We know that genetics play a big role in body fat storage however the details remain poorly understood. If you tend to store a lot of fat in your thighs, then it is likely your parents and children will too. In saying this, genetics are not wholly determinative. Your environment can alter the expression of genes. This means that even if you are genetically predisposed to carry a lot of fat, you could prevent the expression of those genes by regularly exercising. For example those who store a lot of body fat in their lower body could still alter the appearance of their legs through resistance training.
The type of foods you consume may also affect where your body fat goes. As mentioned above, visceral fat is the kind stored around your organs. As opposed to subcutaneous, visceral fat isn't very healthy for us. If you have a disproportionately large midsection, you might be carrying too much fat around your organs. The good news is that you can mitigate this through diet.
Certain foods like alcohol, refined carbohydrates, trans-fats and processed junk can lead to visceral obesity. Studies show that you can lose visceral fat by removing unnecessary carbohydrates from your diet If you regularly consume these kinds of foods, try to swap them out for more vegetables, meats, eggs and fruits. Laying off the booze can also make a big difference. It is called a ‘beer belly’ for a reason. If you want a leaner midsection or visible abs, then take a look at your food intake. Simple swaps here and there can help you go from a Homer Simpson stomach to Channing Tatum abs.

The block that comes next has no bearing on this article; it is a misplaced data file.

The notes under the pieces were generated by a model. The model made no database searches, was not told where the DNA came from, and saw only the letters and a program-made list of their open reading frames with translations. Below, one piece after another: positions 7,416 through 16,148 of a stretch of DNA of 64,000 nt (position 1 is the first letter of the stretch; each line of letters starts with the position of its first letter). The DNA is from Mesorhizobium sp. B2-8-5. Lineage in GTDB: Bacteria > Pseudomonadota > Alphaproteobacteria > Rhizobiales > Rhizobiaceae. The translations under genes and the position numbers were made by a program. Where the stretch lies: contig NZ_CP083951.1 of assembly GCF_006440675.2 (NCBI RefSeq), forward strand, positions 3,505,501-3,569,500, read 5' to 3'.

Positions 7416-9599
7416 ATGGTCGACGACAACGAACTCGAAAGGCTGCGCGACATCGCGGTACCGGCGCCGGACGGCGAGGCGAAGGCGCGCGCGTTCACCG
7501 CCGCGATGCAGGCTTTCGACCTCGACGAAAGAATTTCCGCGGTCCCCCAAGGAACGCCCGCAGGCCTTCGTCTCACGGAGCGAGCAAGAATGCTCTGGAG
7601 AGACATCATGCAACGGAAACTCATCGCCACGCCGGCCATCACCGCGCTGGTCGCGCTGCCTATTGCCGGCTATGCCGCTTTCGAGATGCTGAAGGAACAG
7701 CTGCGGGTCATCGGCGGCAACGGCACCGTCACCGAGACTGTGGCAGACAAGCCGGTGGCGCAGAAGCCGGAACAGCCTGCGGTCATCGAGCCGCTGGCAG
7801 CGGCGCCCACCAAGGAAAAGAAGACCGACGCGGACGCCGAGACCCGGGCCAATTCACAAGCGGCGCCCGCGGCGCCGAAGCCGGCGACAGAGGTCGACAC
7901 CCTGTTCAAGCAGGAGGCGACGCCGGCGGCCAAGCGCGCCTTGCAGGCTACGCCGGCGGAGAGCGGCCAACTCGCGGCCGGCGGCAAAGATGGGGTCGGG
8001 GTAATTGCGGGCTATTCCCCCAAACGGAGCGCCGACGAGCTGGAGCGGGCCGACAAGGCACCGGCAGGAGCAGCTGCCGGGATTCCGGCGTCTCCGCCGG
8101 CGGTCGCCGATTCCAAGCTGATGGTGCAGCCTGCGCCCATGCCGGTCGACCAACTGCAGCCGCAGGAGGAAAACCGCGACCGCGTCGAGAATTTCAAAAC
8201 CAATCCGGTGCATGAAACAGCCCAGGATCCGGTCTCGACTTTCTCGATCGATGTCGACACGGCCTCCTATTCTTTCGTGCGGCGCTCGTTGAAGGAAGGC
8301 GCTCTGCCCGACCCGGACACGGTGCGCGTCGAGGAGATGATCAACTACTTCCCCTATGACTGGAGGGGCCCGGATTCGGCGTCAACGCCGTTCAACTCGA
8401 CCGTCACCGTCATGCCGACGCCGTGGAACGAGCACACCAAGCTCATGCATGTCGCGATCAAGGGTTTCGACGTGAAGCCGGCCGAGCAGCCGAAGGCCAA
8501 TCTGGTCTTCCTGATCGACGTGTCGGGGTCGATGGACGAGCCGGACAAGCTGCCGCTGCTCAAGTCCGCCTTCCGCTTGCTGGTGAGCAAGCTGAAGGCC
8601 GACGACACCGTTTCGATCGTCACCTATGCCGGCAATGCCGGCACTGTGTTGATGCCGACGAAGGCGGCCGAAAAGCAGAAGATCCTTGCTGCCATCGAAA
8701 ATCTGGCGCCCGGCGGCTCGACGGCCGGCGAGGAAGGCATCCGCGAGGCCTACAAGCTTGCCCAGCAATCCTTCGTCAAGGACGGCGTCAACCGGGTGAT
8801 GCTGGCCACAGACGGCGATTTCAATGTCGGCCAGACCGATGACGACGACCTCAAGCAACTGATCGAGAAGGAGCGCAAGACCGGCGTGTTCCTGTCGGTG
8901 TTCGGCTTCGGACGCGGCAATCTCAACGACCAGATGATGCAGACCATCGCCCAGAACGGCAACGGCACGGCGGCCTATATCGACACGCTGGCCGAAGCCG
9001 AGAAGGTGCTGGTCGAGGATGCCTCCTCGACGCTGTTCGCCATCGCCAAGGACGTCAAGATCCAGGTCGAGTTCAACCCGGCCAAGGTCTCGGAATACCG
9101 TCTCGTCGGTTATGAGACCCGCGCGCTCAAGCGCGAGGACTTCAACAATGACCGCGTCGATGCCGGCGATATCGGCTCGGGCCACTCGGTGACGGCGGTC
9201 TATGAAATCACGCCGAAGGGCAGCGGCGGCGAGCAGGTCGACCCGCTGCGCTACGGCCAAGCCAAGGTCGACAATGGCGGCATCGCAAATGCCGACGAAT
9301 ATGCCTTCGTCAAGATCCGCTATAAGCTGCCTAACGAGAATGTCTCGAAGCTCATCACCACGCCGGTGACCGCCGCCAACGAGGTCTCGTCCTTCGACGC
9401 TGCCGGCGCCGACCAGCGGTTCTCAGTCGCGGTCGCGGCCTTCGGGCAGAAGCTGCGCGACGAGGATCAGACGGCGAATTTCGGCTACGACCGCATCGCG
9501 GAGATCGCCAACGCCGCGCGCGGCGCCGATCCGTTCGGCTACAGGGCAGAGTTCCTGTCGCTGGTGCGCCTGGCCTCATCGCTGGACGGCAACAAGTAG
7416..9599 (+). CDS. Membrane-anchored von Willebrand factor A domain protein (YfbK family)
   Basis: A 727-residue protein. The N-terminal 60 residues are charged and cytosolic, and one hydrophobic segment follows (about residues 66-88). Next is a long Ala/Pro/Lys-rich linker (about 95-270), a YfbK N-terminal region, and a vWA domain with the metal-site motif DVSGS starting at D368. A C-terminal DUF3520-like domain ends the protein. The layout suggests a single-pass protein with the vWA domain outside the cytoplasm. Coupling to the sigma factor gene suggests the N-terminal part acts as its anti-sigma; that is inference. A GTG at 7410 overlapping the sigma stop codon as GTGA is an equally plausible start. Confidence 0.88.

Can I Get Rid Of It?
It is well established that in order to lose fat, you must consume less calories than you burn. Without a calorie deficit, your body will keep holding onto the fat it already has. Trying to lose weight without changing your nutrition or activity levels is a Sisyphean task. If you want to decrease your body fat, start by tracking your food intake and getting help from someone with nutrition expertise.
If you’re at a healthy body fat and are trying to spot reduce, your goals might be slightly harder to achieve. The leaner you get, the harder it will be to lose extra body fat. However some research suggests that reducing fat in a certain area could be possible. A recent study found that groups who focussed on lower body strength training lost more fat from their legs compared to their upper body. The same occurred for the group who focussed on upper body resistance training. Although more research is needed, it is true that you burn more fat in regions near active muscles. Potentially, you could reduce fat from your legs by increasing the volume of your lower body exercises. However you would still need to be in a caloric deficit to achieve a reduction in body fat.
Unfortunately we can’t pick and choose where we store body fat. Having a little extra cushion in some areas is not unhealthy. Ladies with thicker thighs compared to their upper bodies have nothing to worry about. This is completely normal. Your genetics will largely determine where the extra energy gets stored. If you are serious about reducing fat in certain areas, you may be able to do so by increasing your weight training frequency and implementing a calorie deficit. The most important thing is that you’re at a healthy weight that feels good for you.